Limiting discharges to air and water and reducing waste

The Arkema group is pursuing a series of initiatives and effective measures to reduce its impacts in terms of climate change, air pollution and water pollution.

Greenhouse gas (GHG) emissions

A longstanding commitment delivers results

Curbing greenhouse gas emissions is a  priority of the Arkema group. This approach can be illustrated by examples such as:

Flame that burns gases in the flare of a factory
  • installation of stack gas treatment equipment such as the thermal oxidizers at the Pierre-Bénite plant in France and the Changshu plant in China  
  • replacement of boilers by more powerful equipment allowing a gas consumption reduction
  • replacement of air-conditioners and cold groups by more powerful models.

 

 

 

The Arkema group reduced its overall greenhouse gas emissions by 7% from 2012 to 2013.

The stated objective by 2020 is a decrease of 30% compared to 2012.

 

     

The challenge of global warming

Greenhouse gas emissions abatement is crucial for our planet and for future generations. Greenhouse gases, including CO2, have long-term effects on the composition of the Earth’s atmosphere, gradually leading to a rise in average global temperatures.

Atmospheric emissions

Energetic measures to eliminate the most harmful emissions

The Arkema group’s primary concern is to minimize its emissions of the most toxic compounds, namely:

  • volatile organic compounds (VOCs),
  • compounds that acidify the air (nitrogen oxides and sulfur dioxide),
  • particulates.

For VOCs, the Group is controlling emissions:

  • by capturing and treating off-gases that contain them (thermal oxidation or blowhole lavage being the most widely-used treatment techniques),
  • by regular monitoring programs to detect and eliminate any fugitive VOC emissions.
A giant balloon is launched into the air by scientists in the early morning
   

 

 

 

The Group reduced the intensity of its VOC emissions by about 28% between 2006 and 2012 and by 14% between 2012 and 2013, after a performance degradation of 10% between 2011 and 2012.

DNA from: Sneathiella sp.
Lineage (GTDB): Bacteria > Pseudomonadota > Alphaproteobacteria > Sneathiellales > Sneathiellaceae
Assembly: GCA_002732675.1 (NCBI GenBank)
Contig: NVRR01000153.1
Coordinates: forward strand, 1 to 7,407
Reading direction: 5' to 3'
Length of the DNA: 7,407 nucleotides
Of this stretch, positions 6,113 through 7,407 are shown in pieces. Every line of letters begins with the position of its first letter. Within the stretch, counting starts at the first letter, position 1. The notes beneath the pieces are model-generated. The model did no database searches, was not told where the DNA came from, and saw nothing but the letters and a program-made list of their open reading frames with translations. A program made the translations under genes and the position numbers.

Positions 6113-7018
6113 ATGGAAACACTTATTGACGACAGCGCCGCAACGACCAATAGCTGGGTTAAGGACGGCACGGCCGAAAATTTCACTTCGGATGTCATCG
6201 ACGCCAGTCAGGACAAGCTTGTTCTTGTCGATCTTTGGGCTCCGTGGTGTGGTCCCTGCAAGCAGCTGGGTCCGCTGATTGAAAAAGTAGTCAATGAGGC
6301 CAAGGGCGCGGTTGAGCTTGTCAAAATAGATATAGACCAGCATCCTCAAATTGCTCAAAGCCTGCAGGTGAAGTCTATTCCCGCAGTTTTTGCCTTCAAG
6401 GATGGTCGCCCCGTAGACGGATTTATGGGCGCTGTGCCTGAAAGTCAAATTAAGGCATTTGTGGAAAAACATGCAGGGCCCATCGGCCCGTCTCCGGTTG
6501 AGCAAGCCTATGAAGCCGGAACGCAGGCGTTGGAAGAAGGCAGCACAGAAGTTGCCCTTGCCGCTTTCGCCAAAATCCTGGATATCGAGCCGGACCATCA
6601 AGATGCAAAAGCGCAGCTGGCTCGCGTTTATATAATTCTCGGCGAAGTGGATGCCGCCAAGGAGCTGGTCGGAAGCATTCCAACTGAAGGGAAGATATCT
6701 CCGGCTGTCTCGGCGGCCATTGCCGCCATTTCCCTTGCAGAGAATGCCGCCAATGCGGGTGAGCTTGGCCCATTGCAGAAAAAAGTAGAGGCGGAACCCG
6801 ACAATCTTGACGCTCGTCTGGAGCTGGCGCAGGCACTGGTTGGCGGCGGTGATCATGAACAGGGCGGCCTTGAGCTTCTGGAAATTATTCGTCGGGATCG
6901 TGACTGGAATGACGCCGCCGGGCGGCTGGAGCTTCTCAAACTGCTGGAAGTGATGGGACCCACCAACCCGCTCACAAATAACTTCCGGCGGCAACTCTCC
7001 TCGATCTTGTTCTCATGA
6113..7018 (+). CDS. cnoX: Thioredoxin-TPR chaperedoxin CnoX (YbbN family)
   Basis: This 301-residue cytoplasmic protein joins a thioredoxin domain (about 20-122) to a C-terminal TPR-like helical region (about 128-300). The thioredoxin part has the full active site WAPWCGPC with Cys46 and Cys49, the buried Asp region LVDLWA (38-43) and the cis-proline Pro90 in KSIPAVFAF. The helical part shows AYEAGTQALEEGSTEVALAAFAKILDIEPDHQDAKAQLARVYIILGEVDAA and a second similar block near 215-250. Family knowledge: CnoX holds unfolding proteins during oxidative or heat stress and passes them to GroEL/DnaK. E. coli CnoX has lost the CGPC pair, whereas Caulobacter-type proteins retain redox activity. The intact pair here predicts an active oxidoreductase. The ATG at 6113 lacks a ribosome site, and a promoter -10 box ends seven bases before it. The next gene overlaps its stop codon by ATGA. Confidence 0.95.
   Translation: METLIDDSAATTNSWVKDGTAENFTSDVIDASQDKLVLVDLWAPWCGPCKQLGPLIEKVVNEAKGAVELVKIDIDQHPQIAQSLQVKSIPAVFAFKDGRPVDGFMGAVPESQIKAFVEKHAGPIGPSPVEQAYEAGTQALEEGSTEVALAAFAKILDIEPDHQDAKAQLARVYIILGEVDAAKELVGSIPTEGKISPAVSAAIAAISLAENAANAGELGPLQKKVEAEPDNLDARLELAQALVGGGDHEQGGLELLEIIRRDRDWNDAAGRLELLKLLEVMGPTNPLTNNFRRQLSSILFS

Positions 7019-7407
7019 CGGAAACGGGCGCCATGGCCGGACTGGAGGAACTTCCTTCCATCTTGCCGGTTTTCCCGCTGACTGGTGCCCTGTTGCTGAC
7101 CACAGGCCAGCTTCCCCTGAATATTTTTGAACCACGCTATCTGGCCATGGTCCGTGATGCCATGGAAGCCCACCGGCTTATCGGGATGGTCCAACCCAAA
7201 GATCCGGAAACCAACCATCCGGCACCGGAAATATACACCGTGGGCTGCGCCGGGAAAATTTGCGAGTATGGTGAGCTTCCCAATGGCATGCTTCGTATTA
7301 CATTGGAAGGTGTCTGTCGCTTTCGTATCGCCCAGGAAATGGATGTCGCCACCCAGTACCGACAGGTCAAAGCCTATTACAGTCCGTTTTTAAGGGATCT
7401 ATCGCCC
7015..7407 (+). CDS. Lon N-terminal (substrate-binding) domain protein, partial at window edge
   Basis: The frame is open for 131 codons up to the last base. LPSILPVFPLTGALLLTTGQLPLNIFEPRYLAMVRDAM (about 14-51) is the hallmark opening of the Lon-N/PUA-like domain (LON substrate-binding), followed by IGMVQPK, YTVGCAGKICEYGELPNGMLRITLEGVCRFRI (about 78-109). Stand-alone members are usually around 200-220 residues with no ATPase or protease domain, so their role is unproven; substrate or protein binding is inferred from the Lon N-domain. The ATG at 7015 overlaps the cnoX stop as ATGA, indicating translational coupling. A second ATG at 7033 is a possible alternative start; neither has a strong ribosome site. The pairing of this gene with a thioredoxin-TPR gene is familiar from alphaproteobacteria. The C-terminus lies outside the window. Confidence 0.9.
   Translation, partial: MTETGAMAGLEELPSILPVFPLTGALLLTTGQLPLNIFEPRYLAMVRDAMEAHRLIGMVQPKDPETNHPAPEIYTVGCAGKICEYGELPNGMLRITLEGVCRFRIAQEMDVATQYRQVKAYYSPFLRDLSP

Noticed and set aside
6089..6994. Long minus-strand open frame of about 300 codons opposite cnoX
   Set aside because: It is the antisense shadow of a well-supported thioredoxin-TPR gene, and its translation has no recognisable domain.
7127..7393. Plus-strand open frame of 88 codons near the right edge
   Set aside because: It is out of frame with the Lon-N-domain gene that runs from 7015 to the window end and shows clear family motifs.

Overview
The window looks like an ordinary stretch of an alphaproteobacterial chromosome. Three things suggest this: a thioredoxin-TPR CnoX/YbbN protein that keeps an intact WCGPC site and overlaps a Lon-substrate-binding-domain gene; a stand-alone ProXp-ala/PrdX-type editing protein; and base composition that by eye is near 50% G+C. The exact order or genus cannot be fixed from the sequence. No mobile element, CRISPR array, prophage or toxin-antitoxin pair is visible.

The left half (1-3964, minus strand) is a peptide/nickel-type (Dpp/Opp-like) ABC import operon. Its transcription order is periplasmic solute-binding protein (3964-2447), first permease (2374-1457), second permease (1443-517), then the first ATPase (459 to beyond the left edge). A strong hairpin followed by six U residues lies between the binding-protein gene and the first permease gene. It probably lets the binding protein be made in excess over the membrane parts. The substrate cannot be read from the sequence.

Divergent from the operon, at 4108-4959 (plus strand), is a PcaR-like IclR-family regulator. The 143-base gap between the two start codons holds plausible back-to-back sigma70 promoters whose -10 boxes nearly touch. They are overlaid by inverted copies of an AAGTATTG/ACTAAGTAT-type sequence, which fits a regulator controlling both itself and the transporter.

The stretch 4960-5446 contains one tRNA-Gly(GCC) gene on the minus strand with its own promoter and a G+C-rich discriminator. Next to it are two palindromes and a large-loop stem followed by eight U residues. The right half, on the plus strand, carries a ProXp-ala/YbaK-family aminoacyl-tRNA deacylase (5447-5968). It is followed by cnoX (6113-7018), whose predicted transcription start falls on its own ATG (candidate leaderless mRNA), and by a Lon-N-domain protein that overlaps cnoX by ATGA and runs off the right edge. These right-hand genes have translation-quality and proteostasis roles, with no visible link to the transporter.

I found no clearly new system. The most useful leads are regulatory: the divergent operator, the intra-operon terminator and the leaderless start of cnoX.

The stated objective by 2020 is a decrease of 20% compared to 2012.

 

 

Impact of air pollution on living species and the environment

Limiting pollutant emissions to the atmosphere has crucial implications for the future, given their consequences for living species and the environment.

Tropospheric ozone is a highly potent oxidizing agent and thus a major air pollutant above a significant concentration. In humans, it causes irritation to the eyes, mucous membranes and upper respiratory tract. And volatile organic compounds (VOCs) contribute to the presence of ozone in the atmosphere.

Sight on settling tanks in the countryside

Emissions to water

No effluents discharged untreated

Diminishing its emissions to water also ranks high among the chief environmental objectives of the Arkema group. The group is especially attentive to effluents that could result in high chemical oxygen demand (COD) or contain high levels of suspended solids (SS).

What is chemical oxygen demand ?

Chemical oxygen demand, or COD, refers to the quantity of oxygen needed to break down the organic matter present in water. It is an indicator of the pollutant loading of wastewater.

The Arkema group reduces its COD and high-SS effluent discharge by:

  • installing its production plants in industrial parks equipped with full-scale wastewater treatment plants,
  • installing physical-chemical and/or biological treatment process units to treat effluents at its more isolated plants,
  • optimizing the treatments wastewater plants or better controlling water sent in station.
   

 

 

From 2006 to 2012, the Arkema group reduced the intensity of the Chemical Oxygen Demand of its effluent discharge by more than 23%. There was no remarkable change between 2012 and 2013 after a reduction of 13% between 2011 and 2012.

The stated objective by 2020 is a decrease of 20% compared to 2012.

 

The challenge of river biodiversity

A water course must contain dissolved oxygen in order for aquatic fauna to survive. This oxygen comes both from ambient air and from the photosynthesis performed by algae. In a river or stream with excessively high COD, the oxygen available is insufficient to support aquatic fauna.

A man and a woman wearing individual protective equipment, are carrying a water withdrawal

Waste

Waste recovery programs

The final avenue of improvement in the Arkema group’s emissions reduction effort focuses on limiting its production of waste, by:

  • an ongoing optimization of processes, 
  • research into new recovery value chains (e.g., using certain types of waste as raw materials by other manufacturers or as a substitute fuel for boilers, replacing traditional fuels),
  • in situ waste recovery by incineration with recovery of the heat generated by combustion.